House Bill 1339, which passed 166-1 and now heads to the state Senate, includes changes to Georgia’s 45-year-old certificate of need (CON) law aimed at making health care more accessible and affordable, particularly in rural Georgia.

A state Senate study committee late last year recommended repealing the CON law as an obstacle to quality health care in Georgia. But on the House side, a committee formed by Speaker Jon Burns last year concluded reforming rather than repealing CON would offer a more realistic approach.

“We wanted to move forward in a measured way,” Rep. Butch Parrish, R-Swainsboro, who chaired the House Special Committee on Health Care and House Bill 1339’s chief sponsor, said on the House floor Tuesday. “We didn’t want to take giant leaps.”

Georgia’s CON law requires applicants wishing to build a new medical facility or provide a new health-care service to demonstrate to the state Department of Community Health that the facility or service is needed in that community.

Parrish’s bill includes provisions aimed at speeding up the state agency’s review of CON applications. The measure also removes spending thresholds governing hospital construction projects and increases the cap on the state’s tax credit supporting rural hospitals from $75 million a year to $100 million.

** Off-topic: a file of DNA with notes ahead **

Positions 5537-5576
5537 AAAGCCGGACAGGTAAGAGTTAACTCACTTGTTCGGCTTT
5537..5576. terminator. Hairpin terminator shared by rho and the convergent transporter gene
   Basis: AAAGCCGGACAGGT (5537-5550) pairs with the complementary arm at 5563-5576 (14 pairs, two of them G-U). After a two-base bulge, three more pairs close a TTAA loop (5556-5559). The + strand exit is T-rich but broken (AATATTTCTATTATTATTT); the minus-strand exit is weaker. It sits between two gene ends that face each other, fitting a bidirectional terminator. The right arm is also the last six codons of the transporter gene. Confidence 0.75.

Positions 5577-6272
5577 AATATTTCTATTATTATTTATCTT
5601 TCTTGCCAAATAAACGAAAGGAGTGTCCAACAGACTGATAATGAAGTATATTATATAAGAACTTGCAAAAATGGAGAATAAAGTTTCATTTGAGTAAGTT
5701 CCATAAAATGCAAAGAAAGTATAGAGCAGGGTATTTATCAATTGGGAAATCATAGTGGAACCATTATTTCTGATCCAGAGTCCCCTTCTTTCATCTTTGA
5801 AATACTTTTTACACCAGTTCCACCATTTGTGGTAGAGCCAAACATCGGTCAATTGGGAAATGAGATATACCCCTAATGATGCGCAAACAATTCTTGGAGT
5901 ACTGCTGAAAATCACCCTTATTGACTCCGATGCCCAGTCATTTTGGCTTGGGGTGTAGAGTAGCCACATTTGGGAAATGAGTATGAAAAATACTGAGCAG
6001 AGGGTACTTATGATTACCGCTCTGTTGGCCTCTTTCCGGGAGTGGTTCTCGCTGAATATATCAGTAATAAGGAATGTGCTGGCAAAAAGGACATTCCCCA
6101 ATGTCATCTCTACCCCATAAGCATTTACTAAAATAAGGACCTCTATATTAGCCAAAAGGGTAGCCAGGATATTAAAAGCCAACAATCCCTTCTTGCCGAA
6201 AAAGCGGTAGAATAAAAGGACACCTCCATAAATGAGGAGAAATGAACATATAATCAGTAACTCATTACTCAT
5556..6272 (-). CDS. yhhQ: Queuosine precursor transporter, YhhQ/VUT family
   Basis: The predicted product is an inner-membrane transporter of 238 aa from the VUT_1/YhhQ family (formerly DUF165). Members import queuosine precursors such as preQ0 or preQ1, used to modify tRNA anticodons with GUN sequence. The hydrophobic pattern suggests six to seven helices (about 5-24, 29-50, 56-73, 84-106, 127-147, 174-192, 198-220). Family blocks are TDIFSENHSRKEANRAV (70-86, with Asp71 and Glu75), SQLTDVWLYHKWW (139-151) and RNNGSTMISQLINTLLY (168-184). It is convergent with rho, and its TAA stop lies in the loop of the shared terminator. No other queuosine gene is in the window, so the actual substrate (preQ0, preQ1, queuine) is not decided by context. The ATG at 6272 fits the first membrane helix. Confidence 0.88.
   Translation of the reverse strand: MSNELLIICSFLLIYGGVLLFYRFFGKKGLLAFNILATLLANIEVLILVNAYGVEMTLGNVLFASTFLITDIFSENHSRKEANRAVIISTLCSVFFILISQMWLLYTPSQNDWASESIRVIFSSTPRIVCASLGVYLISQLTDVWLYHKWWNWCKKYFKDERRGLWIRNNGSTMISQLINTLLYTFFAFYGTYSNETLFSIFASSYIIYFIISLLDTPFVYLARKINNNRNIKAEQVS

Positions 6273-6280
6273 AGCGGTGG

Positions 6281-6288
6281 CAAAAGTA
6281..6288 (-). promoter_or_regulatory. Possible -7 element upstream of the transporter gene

The legislation focuses special attention on mental health-care and obstetrics needs with new exemptions from the CON law for certain psychiatric and obstetrics services. Also, rural hospitals would be exempt from CON in some circumstances.

Although only one House lawmaker voted against the bill, several argued it doesn’t go far enough. Rep. Michelle Au, D-Johns Creek, said Georgia suffers from the second-highest uninsured rate in the nation, a problem that could be addressed if the state’s political leaders would agree to expand Medicaid coverage in Georgia through the Affordable Care Act (ACA).

Forty states, including many led by Republican governors and legislatures, have approved Medicaid expansion in the 12 years since the Congress passed the ACA. But Gov. Brian Kemp and Georgia’s GOP legislative leaders have balked at a full Medicaid expansion, citing the cost.

“We need to address our high uninsurance rate and close the coverage gap,” Au said Tuesday. “We know what we need to do. We’re just not brave enough to do it.”

Georgia Senate Minority Leader Butler not running for reelection

Gloria Butler

ATLANTA – State Senate Minority Leader Gloria Butler announced Tuesday she will not seek reelection this year.